Former President Trump’s criticism of hard-line abortion opponents is laying bare the tension over the issue within the GOP as the party looks to regroup after a bruising midterm election. 

On Monday, Trump accused Republicans, particularly those against abortion with no exceptions, of underperforming in the election. 

“It wasn’t my fault that the Republicans didn’t live up to expectations,” Trump wrote on his social media platform Truth Social. “I was 233-20! It was the ‘abortion issue,’ poorly handled by many Republicans, especially those that firmly insisted on No Exceptions, even in the case of Rape, Incest, or Life of the Mother, that lost large numbers of Voters.” 

The attack drew a response from the anti-abortion group Susan B. Anthony Pro-Life America, which was amplified by Trump’s former Vice President Mike Pence, underscoring the divide within the party over how to message on the issue. 

“There was ALSO a profound midterm lesson for future federal candidates: those who adopt the Ostrich Strategy on abortion lose,” the group said in a statement.

Terry Schilling, the president of the conservative American Principles Project, lambasted Trump’s statement as “stupid” in an interview with The Hill. 

“Ultimately I thought it was so unlike Trump,” Schilling said. “First of all, it’s not true. The candidates that he endorsed that lost all went with this strategy of deflecting and the ostrich method.”

At the root of the back and forth is the fact that Democrats have successfully used the abortion issue as a galvanizing force in the wake of the overturning of Roe v. Wade last summer. 

​​“The problem is either when candidates stick their head in the sand and don’t know how to deal with it or don’t want to talk about it,” one Republican strategist told The Hill. 

Conservatives point to a number of Senate candidates in tough races, such as Mehmet Oz, who lost to now-Sen. John Fetterman (D) in Pennsylvania in November. 

“All throughout the campaign Fetterman is accusing Dr. Oz of being an extremist on abortion,” Schilling said. “And Dr. Oz’s strategy, and this is not just him it was most of the candidates that lost, his strategy was to deflect, not address that claim, and then immediately shift it over to inflation. That’s a losing strategy.” 

There were other Trump-endorsed candidates that leaned in on abortion restrictions and ended up losing their races, including former Georgia Senate candidate Herschel Walker, who said he opposed exceptions. Additionally, former Pennsylvania gubernatorial candidate Doug Mastriano and Michigan gubernatorial candidate Tudor Dixon voiced opposition to exceptions and lost their races. 

Of course, there are also other factors as to why these candidates lost. Whether abortion was the main reason, or whether it was due to other factors like flawed candidates or ties to Trump, is a matter of debate.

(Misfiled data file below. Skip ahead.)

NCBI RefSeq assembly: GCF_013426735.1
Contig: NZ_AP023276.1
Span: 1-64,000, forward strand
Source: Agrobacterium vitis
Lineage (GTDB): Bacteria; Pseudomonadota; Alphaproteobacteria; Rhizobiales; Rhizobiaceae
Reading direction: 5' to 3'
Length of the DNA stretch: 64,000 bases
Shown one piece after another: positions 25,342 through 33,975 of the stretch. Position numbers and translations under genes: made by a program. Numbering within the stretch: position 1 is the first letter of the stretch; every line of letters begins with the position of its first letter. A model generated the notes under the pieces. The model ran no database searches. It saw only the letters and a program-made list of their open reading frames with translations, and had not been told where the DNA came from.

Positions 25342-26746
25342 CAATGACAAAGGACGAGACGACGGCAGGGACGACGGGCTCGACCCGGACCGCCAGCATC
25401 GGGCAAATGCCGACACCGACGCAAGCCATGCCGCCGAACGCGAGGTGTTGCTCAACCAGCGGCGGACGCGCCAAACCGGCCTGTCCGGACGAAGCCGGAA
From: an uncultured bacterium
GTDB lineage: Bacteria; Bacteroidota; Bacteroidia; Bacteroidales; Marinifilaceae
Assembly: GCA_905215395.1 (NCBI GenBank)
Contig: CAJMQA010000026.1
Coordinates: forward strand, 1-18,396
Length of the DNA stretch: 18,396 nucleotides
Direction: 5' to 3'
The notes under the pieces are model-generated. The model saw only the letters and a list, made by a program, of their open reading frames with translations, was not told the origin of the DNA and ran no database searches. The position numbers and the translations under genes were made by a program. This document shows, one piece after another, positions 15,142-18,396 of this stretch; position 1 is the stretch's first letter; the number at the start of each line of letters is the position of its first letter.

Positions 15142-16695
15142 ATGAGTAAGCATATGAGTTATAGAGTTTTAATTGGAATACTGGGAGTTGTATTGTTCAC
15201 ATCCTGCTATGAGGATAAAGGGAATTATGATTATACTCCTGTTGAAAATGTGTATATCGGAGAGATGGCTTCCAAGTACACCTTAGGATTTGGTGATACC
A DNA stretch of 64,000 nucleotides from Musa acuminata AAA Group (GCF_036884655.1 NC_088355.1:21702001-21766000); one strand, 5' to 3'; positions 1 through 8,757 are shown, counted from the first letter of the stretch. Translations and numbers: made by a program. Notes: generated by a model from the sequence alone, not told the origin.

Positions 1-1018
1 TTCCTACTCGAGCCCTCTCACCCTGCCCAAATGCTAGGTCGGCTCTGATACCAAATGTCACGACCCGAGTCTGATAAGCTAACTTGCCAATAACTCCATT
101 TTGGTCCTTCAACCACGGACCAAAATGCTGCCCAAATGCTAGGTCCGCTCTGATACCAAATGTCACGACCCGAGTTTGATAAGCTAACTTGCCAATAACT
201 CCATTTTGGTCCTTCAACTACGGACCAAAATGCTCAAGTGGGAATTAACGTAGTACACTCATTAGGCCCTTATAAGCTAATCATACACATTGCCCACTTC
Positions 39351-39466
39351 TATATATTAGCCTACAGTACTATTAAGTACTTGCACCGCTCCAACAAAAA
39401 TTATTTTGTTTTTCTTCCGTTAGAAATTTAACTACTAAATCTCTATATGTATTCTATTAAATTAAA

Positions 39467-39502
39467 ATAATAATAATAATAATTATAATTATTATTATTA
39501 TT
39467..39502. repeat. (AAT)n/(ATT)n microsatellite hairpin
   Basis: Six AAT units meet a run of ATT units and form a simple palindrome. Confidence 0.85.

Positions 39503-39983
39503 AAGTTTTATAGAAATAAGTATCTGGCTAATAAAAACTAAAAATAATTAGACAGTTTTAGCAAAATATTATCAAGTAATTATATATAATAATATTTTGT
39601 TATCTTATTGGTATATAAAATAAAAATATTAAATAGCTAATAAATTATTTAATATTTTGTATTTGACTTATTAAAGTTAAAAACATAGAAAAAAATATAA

Indeed, Senate Minority Leader Mitch McConnell (R-Ky.) said last month that while abortion may have galvanized some support for Democrats, the GOP’s main problem was candidate quality. 

Throughout the midterm campaign, Republican candidates leaned on the three-fold strategy of focusing on rising inflation, crime and the flow of migrants over the southern border. 

As the smoke has cleared in the months since the midterms, more Republicans, including Republican National Committee Chair Ronna McDaniel, argue that candidates could have mirrored their Democratic opponents by taking a stronger approach on the issue.

Conservatives lay blame on the GOP’s leadership on Capitol Hill, arguing that they have set the tone for what they say is the party’s less-than-aggressive strategy on abortion. 

“When I talk about leadership, I’m not talking about the RNC,” Schilling said. “I’m more talking about McConnell and a lot of these House leaders who refuse to have any votes that put Democrats on the defense.” 

McConnell has thrown cold water on the idea of a national abortion ban, arguing that the issue should be dealt with at the state level. Anti-abortion advocates have strongly pushed back against that notion. 

“Don’t say it’s just up to the states now,” said Marilyn Musgrave, vice president of government affairs at Susan B. Anthony Pro-Life America. “No, it’s up to the people and their elected representatives and that includes federally.” 

“Our candidates need to point out how extreme the other side is,“ she added. 

Many anti-abortion proponents say their best-case scenario would be a national 15-week ban on the procedure.  

“The winning strategy is endorsing an aggressive 15-week bill with exceptions,” Schilling said. 

Still, Republicans say the party needs to find its footing on the issue ahead of 2023’s off-year elections and the presidential election in 2024. 

“We’re the pro-life party, we’ve been the pro-life party,” said the GOP strategist. “How do you not know how to talk about it? We’ve been running on this issue for decades.”